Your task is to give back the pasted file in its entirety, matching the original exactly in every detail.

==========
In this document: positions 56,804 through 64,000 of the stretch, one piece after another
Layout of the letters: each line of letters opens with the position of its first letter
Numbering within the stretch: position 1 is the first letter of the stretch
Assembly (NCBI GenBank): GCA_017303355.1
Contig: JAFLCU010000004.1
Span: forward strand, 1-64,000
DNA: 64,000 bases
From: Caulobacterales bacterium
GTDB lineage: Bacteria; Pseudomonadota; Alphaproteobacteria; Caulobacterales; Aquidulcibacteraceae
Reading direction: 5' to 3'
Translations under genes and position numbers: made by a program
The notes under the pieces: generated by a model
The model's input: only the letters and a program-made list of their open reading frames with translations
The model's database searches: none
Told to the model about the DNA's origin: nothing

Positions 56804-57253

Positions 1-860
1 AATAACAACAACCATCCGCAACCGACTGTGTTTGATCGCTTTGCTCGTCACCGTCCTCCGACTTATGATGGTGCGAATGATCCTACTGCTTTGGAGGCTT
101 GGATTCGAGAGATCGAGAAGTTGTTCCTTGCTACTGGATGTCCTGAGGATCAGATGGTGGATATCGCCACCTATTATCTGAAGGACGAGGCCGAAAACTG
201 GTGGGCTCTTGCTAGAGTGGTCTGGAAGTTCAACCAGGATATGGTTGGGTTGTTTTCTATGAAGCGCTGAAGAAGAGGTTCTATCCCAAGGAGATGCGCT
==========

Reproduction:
In this document: positions 56,804 through 64,000 of the stretch, one piece after another
Layout of the letters: each line of letters opens with the position of its first letter
Numbering within the stretch: position 1 is the first letter of the stretch
Assembly (NCBI GenBank): GCA_017303355.1
Contig: JAFLCU010000004.1
Span: forward strand, 1-64,000
DNA: 64,000 bases
From: Caulobacterales bacterium
GTDB lineage: Bacteria; Pseudomonadota; Alphaproteobacteria; Caulobacterales; Aquidulcibacteraceae
Reading direction: 5' to 3'
Translations under genes and position numbers: made by a program
The notes under the pieces: generated by a model
The model's input: only the letters and a program-made list of their open reading frames with translations
The model's database searches: none
Told to the model about the DNA's origin: nothing

Positions 56804-57253

Positions 1-860
1 AATAACAACAACCATCCGCAACCGACTGTGTTTGATCGCTTTGCTCGTCACCGTCCTCCGACTTATGATGGTGCGAATGATCCTACTGCTTTGGAGGCTT
101 GGATTCGAGAGATCGAGAAGTTGTTCCTTGCTACTGGATGTCCTGAGGATCAGATGGTGGATATCGCCACCTATTATCTGAAGGACGAGGCCGAAAACTG
201 GTGGGCTCTTGCTAGAGTGGTCTGGAAGTTCAACCAGGATATGGTTGGGTTGTTTTCTATGAAGCGCTGAAGAAGAGGTTCTATCCCAAGGAGATGCGCT